While people may question if a service dog is legit, a certification is not required. Additionally, businesses are not allowed to question or make someone with a service dog leave.
However, there are exceptions to the rule. If an untrained dog is running around, defecating at the place of business, or is aggressive with other people in public, the business owner has a right to ask the person and their dog to leave.
“Your rights (as a business owner) protect you to not have your business disturbed,” Cheatham said. “So, if you’re in a restaurant and the dogs trying to steal food, you’re within your rights to ask them to leave. If you’re in a store and it’s barking nonstop, you’re allowed to ask them to leave.”
Veterans Affairs will pay for veterans diagnosed with PTSD to get a service dog, and the cost for one and its training can be up to $20,000.
However, there are requirements veterans must follow in order for the VA to pay.
Veterans must receive dogs from an Assistance Dogs International accredited service dog organization.
Furthermore, the VA is contracted with an insurance policy that will handle the dog’s veterinary care and equipment, as needed — if a veteran wants to get over-the-counter medication, grooming or treats for the dog, the VA will not cover it. Vaccines, check-ups, and prescribed medication are covered.
Cheatham’s Dog Training Elite is not covered by the VA, only because it is not accredited by ADI.
Compared to other dog training facilities, the cost of training a service dog at DTE is $3,500. Moreover, DTE will train the owner’s dog, instead of issuing one. The reason for training the owner’s dog, Cheatham said, is a bond already exists. That said, DTE does evaluate the dog to ensure the dog is a good fit to be a service dog.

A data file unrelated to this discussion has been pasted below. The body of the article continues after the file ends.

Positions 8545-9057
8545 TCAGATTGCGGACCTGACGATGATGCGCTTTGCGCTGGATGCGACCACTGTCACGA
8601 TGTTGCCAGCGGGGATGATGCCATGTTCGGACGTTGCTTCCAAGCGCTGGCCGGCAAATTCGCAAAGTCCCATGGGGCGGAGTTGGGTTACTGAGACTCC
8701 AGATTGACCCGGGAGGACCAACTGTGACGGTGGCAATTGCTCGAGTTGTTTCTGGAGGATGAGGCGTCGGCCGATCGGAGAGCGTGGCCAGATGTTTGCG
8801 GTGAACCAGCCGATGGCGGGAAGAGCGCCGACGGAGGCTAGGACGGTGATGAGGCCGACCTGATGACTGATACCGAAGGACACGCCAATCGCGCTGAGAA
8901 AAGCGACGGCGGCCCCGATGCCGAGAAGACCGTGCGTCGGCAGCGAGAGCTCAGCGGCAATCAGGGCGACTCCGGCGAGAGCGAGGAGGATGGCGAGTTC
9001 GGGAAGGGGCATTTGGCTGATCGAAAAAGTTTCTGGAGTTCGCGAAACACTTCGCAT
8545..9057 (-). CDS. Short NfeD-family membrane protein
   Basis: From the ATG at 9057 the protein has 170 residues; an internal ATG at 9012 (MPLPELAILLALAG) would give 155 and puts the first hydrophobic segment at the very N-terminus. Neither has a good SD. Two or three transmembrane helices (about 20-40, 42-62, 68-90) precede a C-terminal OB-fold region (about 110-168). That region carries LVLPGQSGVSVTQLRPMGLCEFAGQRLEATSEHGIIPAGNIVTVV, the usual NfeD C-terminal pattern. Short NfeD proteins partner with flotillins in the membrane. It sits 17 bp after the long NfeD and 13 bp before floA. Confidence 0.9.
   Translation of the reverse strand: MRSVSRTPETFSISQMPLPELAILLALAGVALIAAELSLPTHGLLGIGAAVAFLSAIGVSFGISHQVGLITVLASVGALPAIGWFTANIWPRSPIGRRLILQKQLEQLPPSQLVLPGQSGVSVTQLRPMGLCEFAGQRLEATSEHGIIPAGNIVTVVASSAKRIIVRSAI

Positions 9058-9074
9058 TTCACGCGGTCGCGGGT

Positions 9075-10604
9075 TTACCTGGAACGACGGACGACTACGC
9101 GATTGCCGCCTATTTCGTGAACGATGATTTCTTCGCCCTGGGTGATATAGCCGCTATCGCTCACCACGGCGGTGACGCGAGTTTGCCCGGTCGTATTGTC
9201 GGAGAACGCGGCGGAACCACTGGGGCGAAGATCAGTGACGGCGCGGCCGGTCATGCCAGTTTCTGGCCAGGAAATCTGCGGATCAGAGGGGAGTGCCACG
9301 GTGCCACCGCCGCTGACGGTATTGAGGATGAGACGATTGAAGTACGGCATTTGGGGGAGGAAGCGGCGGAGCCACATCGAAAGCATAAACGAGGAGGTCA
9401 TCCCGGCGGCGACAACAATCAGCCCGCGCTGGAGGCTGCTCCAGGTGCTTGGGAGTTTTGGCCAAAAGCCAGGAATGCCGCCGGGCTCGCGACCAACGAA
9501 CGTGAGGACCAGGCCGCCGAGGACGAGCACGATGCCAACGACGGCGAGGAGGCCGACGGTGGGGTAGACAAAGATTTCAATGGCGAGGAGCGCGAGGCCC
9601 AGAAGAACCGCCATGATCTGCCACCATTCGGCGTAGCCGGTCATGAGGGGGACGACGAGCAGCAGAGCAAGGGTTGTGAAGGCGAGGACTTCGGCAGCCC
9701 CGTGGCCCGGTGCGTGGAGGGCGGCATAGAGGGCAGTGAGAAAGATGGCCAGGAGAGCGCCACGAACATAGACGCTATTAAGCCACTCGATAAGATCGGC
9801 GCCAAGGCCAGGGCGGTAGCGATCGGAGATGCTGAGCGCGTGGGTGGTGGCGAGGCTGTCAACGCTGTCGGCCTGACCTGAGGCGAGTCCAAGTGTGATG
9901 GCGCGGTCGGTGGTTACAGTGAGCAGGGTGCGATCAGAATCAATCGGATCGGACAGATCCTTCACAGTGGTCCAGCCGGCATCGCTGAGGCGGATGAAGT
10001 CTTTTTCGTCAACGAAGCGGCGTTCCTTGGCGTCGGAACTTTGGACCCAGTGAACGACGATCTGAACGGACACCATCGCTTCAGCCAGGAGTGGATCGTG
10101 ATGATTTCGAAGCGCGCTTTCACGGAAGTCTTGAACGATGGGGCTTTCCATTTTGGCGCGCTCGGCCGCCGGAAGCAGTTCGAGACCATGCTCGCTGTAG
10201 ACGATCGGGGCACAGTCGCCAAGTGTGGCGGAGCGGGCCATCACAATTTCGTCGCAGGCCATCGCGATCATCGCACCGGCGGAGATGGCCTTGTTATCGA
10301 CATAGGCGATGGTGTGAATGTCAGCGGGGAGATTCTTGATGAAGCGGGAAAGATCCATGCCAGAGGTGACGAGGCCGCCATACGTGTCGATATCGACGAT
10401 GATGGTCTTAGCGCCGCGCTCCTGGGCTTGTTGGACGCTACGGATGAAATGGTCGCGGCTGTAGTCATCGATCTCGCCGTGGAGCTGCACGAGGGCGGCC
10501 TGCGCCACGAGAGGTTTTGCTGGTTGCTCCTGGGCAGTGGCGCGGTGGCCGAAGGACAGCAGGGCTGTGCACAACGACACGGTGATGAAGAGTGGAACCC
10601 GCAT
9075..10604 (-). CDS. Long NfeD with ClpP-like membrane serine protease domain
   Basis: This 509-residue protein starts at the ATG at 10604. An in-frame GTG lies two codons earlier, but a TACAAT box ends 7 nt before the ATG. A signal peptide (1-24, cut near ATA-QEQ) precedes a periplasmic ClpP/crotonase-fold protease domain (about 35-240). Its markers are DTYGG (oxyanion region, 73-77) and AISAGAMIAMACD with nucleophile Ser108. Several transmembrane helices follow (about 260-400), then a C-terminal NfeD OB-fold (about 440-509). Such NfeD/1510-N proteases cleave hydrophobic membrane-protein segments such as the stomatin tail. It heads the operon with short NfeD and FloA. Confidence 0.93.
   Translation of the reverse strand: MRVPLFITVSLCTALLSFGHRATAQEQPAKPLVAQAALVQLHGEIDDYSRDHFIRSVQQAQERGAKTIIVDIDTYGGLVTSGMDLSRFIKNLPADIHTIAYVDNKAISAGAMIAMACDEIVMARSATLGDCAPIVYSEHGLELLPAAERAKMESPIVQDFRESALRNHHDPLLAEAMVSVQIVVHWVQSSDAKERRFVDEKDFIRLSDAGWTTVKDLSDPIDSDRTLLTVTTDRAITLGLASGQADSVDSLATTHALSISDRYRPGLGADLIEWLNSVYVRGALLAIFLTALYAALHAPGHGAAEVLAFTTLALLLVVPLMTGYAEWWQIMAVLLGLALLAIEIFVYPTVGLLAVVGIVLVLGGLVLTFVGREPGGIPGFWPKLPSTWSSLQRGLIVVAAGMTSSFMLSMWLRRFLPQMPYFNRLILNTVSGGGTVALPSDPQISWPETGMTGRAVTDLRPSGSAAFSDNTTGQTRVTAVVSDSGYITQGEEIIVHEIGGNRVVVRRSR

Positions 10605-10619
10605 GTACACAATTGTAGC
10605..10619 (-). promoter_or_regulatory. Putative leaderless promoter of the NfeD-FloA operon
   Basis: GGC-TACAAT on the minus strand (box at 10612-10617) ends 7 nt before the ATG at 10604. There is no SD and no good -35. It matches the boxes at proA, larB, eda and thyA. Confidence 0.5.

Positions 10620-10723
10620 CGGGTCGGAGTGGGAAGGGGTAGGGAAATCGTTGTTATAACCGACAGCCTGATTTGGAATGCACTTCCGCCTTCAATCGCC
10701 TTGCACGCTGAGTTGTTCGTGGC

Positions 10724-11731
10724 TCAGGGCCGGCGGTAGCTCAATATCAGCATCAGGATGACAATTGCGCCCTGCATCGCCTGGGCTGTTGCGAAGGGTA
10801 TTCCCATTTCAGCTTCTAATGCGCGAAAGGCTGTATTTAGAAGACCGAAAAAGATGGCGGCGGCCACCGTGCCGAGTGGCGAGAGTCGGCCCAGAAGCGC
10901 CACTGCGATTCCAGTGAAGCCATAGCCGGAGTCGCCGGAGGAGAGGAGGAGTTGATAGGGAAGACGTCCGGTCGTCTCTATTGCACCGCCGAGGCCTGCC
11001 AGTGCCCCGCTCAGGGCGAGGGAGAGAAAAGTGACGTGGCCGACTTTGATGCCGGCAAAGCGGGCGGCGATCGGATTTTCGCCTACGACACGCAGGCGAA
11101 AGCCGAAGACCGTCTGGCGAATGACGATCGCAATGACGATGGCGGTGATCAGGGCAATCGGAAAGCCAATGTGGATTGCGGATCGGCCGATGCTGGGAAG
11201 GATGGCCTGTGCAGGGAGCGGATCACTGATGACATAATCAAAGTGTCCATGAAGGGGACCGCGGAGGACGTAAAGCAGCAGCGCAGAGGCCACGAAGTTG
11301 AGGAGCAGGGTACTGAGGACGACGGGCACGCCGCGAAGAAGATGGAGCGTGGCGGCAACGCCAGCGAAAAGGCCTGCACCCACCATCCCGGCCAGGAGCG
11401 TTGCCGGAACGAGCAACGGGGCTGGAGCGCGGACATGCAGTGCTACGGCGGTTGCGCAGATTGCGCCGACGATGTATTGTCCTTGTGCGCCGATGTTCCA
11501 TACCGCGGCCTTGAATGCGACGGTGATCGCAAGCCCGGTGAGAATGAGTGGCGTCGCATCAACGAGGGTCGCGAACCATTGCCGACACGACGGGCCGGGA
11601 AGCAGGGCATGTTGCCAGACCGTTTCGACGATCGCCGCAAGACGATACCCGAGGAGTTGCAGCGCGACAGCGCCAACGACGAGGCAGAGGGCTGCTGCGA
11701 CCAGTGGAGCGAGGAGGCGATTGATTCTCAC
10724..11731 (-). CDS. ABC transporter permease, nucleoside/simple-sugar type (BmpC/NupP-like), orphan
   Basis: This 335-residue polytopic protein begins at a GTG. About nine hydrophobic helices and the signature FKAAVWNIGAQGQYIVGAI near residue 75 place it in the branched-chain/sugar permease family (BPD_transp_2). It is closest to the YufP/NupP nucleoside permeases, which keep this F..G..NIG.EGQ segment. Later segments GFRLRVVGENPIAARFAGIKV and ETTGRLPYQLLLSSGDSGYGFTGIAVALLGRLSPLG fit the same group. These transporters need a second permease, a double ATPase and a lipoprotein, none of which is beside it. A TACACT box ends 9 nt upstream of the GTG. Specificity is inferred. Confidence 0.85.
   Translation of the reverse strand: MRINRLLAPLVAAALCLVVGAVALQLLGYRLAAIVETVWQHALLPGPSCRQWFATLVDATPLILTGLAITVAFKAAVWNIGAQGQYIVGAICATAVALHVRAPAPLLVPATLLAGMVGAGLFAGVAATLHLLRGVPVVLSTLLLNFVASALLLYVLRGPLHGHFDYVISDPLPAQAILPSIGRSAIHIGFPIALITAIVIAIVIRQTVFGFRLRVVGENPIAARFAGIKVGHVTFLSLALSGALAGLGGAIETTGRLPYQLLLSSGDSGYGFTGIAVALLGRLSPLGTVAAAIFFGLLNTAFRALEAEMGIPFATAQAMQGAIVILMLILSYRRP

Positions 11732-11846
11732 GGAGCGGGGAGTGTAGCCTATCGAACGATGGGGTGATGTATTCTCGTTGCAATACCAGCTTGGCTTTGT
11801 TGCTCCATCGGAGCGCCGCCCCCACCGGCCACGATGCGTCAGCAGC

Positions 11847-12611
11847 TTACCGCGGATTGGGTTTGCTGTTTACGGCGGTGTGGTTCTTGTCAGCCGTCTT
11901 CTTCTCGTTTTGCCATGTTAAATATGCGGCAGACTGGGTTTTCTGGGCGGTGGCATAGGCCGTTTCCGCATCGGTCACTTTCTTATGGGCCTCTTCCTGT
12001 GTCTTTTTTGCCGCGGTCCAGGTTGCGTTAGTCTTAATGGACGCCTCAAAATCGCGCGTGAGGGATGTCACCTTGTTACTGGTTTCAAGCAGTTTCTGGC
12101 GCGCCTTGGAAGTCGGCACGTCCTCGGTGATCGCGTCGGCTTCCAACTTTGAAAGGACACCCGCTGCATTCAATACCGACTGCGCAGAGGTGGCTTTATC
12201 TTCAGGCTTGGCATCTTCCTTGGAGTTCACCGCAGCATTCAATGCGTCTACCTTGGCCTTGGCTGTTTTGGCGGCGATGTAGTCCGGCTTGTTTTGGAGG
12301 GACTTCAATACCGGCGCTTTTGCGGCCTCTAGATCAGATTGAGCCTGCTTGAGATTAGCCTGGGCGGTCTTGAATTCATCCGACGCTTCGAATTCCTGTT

“(We check to make sure) that it’s not aggressive, that it’s not severely nervous, that it’s the appropriate age, the appropriate temperament, and then, provided those things check out, we provide training to the client, one-on-one, with their dog,” Cheatham said.
The DTE does work with the Malinois Foundation, a nonprofit that provides Malinois dogs to their clients.
As for how the dogs are trained, Cheatham said it is based on the client’s needs.
“If that client is someone who has emotional outbursts, we will try and find something that the dog can cue on to give him a heads up,” she said. “If their PTSD manifests more as anxiety, we can train the dog to cue them, ‘Hey you’re really anxious. I’ve got you.’”
Some of their military clients do not like people walking up behind them. Thus, they will train the dogs to stand behind them and give them a little buffer so they’re not surprised.
“It gives them the perception somebody has got their back, but it also gives the public the perception that, ‘Hey, that dog’s watching me, I shouldn’t just go grab that guy.’”
For more information about the Dog Training Elite in New Braunfels, visit dogtrainingelite.com/new-braunfels.
To learn about the ADA on service animals, visit www.ada.gov/regs2010/service_animal_qa.pdf.